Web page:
The Washington PostDemocracy Dies in Darkness

Opinion The vicious cycle gets worse for the Israelis and Palestinians

The trail of a rocket fired by the Israeli “Iron Dome” anti-rocket defense system is seen in the air as it intercepts rockets fired from Gaza Strip, near the city of Sderot, Israel, on Thursday.
The trail of a rocket fired by the Israeli “Iron Dome” anti-rocket defense system is seen in the air as it intercepts rockets fired from Gaza Strip, near the city of Sderot, Israel, on Thursday. (Atef Safadi/EPA-EFE/REX/Shutterstock)

As the volleys of rockets and bombs shattered Israel and the Palestinians once more this week, I found myself turning to books on my shelf in which combatants described their yearning for peace, decade after decade, even as the death spiral continued.

One book framed the dreadful feeling of “no exit” that Israelis and Palestinians both must feel now as they are swept up yet again by the cycle of violence. It’s a 1988 memoir by Israeli novelist David Grossman called “The Yellow Wind,” in which he describes what he learned after spending three months with West Bank Palestinians and Israeli settlers. Permanent war had degraded both sides.

“I have a bad feeling,” Grossman wrote. “I am afraid that the current situation will continue exactly as it is for another ten or twenty years. There is one excellent guarantee of that — human idiocy and the desire not to see the approaching danger.” It is now 30 years later, and Grossman is still right.

What feels different this time is the fragility of Israeli and Palestinian politics. The Israeli military is as powerful as ever, as Thursday’s news of an Israeli military assult on Gaza made clear.

But the country’s political fabric has frayed during recent years of electoral impasse and interim government. The Palestinian political mess is even worse: The Palestinian Authority is corrupt and feeble; power flows ever more to Hamas militants whose military strategy is to terrorize Israeli civilians.

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Without political leadership, Israelis and Palestinians take desperate steps. Arabs living in Israel have attacked their neighbors this week — and faced similar vigilante reprisals. Tzipi Livni, a former cabinet minister who struggled for peace as hard as any Israeli I know, captured the despair in a comment to the New York Times: “I don’t want to use the words ‘civil war.’ But this is something new, this is unbearable, this is horrific, and I’m very worried.”

Once upon a time, Americans would have urged a recommitment to the perennial U.S.-led “peace process.” But that diplomatic pressure valve doesn’t exist anymore. It’s a casualty not just of the Trump administration’s disdain for a “two-state solution,” but of the lack of commitment from the Israelis and Palestinians themselves. Creation of a Palestinian state that would resolve this conflict seems like a vestige of another era.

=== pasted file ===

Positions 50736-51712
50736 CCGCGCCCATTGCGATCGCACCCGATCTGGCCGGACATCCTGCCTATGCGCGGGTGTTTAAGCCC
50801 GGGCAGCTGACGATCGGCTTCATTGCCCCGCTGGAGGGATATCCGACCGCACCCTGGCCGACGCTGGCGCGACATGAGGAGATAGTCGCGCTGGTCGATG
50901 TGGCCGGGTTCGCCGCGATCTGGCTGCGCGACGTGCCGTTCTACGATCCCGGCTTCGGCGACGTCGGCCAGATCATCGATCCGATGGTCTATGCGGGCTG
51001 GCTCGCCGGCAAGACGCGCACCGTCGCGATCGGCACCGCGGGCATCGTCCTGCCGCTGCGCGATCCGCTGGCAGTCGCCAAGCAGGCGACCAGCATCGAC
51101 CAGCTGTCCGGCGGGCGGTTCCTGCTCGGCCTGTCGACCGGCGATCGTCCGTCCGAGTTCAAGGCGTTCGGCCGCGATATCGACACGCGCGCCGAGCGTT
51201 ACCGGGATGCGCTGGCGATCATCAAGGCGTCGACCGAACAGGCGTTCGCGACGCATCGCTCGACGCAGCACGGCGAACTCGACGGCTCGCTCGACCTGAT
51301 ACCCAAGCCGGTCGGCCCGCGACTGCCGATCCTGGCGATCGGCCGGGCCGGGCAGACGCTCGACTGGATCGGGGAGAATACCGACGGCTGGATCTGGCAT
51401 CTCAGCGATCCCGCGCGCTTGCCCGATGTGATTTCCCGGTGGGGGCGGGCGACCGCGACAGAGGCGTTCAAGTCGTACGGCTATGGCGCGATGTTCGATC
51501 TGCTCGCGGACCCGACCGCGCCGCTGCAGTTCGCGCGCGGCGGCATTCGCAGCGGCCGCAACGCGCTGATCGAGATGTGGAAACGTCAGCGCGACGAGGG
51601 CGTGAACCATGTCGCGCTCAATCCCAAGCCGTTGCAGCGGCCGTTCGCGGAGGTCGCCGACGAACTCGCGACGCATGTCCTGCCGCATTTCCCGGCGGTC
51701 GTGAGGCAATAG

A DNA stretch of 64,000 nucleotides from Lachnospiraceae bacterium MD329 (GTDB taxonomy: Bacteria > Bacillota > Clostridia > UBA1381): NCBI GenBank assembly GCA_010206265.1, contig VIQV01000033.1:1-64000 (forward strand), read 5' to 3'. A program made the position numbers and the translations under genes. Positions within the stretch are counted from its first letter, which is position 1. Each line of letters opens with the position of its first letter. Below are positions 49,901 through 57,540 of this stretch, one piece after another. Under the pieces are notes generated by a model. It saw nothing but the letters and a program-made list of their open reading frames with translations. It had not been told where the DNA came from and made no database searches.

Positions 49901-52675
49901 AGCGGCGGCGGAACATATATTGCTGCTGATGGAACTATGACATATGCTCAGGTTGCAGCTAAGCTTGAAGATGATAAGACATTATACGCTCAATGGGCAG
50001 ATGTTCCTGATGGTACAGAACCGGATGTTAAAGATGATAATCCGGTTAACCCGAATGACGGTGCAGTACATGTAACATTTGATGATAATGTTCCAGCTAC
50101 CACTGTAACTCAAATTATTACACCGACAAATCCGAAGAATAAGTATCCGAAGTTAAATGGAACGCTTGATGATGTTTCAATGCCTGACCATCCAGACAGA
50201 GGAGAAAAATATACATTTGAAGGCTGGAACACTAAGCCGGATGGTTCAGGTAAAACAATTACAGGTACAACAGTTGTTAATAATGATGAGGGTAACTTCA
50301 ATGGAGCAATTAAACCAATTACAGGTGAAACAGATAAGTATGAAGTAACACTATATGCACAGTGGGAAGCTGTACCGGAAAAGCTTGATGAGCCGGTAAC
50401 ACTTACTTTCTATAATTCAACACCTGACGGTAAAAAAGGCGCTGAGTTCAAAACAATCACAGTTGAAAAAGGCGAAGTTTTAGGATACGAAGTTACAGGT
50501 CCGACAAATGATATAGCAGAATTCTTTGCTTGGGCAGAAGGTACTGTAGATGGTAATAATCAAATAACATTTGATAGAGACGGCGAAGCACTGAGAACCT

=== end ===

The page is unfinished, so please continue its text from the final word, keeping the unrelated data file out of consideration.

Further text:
The Trump administration tested two alternatives to the traditional haggling over a two-state approach. One was pushing Arab states to normalize relations with Israel, in the hope this would undercut the veto power of Palestinian militants. A second alternative was to emphasize Palestinian economic and social development as an alternative to the political rights of statehood.

The Abraham Accords were good for the Middle East. But as a solution to the Palestinian problem, they failed utterly. The Palestinians might have lost disastrously at the bargaining table, often through their own mistakes, but they weren’t going to ratify defeat and give up their sole remaining asset, which was their defiant sense of dignity.

Current Israeli leaders don’t seem to want a deal any more than the Palestinians do. Diplomats tell me the Trump administration was ready to bless Israeli annexation of the West Bank if Israel granted political and legal rights to their Palestinian neighbors. Prime Minister Benjamin Netanyahu evidently wasn’t ready to pay that price. Nor was he willing to accept a deal created by the Obama administration in 2014 that included a comprehensive Israeli security plan developed by Gen. John Allen.

Netanyahu didn’t take either exit path. He wouldn’t make the agonizing political decisions that might have imploded his governing coalition. So the stalemate continued.

What does leadership look like in this diplomatic wasteland? Another of the books on my shelf is Itamar Rabinovich’s biography of Yitzhak Rabin, the soldier-politician who as prime minister dared to attempt a real peace deal with the Palestinians in the 1993 Oslo Accords.

“In the current reality, there are only two options: either a serious effort will be made to make peace with security . . . or that we will forever live by the sword,” Rabin told the Knesset in 1992 when he became prime minister. A year later, Rabin warily shook PLO leader Yasser Arafat’s hand at the White House. And two years after that, he was assassinated by a right-wing extremist.

Watching the missiles and bombs fall in Israel and Gaza once more is heartbreaking, but outsiders can’t fix this problem. The only way out is Israeli and Palestinian leaders who, like Rabin, have the guts to try the seemingly impossible.

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